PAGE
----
As early residents, the Latinos occupied historic areas. In addition, they had long been informally segregated and restricted to an area of the city with the oldest, most run-down housing.[8] Job discrimination in Los Angeles forced many Mexicans to work for below-poverty level wages.[9][10] The Los Angeles newspapers described Mexicans by using racially inflammatory propaganda, suggesting a problem with juvenile delinquency.[11][12][13] These factors caused much racial tension between Mexicans and whites.[14]

During the late 1930s young Latinos in California, for whom the media usually used the then-derogatory term Chicanos (which some Mexican Americans today adopt as self-identity), created a youth culture.[15][16]

Lalo Guerrero became known as the father of Chicano music, as the young people adopted a music, language and dress of their own. Young men wore zoot suits—a flamboyant long jacket with baggy pegged pants, sometimes accessorized with a pork pie hat, a long watch chain, and shoes with thick soles. They called themselves "pachucos." In the early 1940s, arrests of Mexican-American youths and negative stories in the Los Angeles Times fueled a perception that these pachuco gangs were delinquents who were a threat to the broader community.[17] Some African-American youth also were part of zoot-suit culture.

In the summer of 1942 the Sleepy Lagoon murder case made national news; nine teenage members of the 38th Street Gang were accused of murdering a man named José Díaz in an abandoned quarry pit. The nine defendants were convicted at trial and sentenced to long prison terms. Eduardo Obregón Pagán wrote,

"Many Angelenos saw the death of José Díaz as a tragedy that resulted from a larger pattern of lawlessness and rebellion among Mexican American youths, discerned through their self-conscious fashioning of difference, and increasingly called for stronger measures to crack down on juvenile delinquency."[18]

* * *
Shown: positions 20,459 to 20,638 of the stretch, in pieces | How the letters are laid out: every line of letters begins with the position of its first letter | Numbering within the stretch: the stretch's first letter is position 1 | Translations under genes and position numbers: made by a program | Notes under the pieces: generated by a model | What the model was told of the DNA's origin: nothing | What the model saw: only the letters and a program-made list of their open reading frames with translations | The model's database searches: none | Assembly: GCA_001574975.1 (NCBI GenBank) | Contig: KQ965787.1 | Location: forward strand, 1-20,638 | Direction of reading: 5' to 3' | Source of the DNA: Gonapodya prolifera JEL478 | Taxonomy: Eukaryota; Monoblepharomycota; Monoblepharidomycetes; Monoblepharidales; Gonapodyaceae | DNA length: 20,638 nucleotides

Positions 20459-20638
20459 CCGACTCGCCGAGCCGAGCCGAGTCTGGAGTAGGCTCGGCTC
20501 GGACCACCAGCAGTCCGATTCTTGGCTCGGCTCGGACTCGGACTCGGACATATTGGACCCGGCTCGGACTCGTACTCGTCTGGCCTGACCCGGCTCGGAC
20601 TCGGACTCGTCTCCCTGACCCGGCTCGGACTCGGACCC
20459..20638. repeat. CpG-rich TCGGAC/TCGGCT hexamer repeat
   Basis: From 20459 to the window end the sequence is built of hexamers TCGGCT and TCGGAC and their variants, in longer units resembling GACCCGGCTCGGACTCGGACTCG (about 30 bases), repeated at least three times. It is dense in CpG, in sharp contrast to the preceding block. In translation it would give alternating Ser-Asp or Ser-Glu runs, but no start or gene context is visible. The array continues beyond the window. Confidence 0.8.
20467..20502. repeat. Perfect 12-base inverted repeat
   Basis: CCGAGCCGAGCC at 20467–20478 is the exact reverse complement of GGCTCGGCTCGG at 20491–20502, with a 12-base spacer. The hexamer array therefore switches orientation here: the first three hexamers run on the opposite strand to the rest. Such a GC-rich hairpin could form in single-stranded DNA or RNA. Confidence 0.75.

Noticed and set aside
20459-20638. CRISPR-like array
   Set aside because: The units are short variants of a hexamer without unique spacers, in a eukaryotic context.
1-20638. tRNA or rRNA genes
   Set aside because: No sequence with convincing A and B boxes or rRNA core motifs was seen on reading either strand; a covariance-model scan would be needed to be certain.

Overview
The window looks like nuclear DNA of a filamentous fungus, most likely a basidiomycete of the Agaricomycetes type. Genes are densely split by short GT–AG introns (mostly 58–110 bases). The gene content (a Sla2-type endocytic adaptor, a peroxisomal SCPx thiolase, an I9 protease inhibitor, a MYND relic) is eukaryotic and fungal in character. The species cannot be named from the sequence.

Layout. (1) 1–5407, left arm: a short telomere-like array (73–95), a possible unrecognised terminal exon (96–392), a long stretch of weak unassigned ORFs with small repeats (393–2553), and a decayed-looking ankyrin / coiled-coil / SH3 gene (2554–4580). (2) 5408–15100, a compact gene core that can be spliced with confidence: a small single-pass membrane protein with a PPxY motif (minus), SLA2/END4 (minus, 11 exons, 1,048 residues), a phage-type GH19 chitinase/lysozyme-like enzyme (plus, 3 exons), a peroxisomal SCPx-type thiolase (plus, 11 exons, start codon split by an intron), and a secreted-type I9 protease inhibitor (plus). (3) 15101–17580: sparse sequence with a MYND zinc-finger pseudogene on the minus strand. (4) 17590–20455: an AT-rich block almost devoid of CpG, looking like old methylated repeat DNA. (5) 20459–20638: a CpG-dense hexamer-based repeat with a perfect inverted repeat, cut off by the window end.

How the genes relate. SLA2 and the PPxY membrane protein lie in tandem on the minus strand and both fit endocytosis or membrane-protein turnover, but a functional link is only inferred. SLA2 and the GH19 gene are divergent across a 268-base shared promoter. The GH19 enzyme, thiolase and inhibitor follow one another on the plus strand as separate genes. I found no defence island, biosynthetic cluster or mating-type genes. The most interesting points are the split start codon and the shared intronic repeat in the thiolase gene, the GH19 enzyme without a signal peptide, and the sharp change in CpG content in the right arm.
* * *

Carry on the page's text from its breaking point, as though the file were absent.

The convictions of the nine young men were ultimately overturned, but the case generated much animosity within the white community toward Mexican Americans. The police and press characterized all Mexican youths as "pachuco hoodlums and baby gangsters."[19][20]

With the entry of the United States into the war in December 1941 following the Japanese attack on Pearl Harbor, the nation had to deal with the restrictions of rationing and the prospects of conscription. In March 1942, the War Production Board's regulated the manufacture of mens' suits and indeed all clothing which contained wool. To achieve a 26% cut-back in the use of fabrics, the War Production Board drew up regulations for the manufacture of what Esquire magazine called, "streamlined suits by Uncle Sam."[21] The regulations effectively forbade the manufacture of the wide-cut zoot suits and full women's skirts or dresses. Most legitimate tailoring companies ceased to manufacture or advertise any suits that fell outside the War Production Board's guidelines.

But the demand for zoot suits did not decline; a network of bootleg tailors based in Los Angeles and New York City continued to produce the garments, and youths also continued to wear clothes that they already owned. Servicemen and zoot suiters in Los Angeles were immediately identifiable by their dress. Some whites thought that the continued wearing of zoot suits represented the youths' public flouting of rationing regulations. Officials began to cast wearing of zoot suits in moral terms, associating it with petty crime, violence and the snubbing of national wartime rules.[17]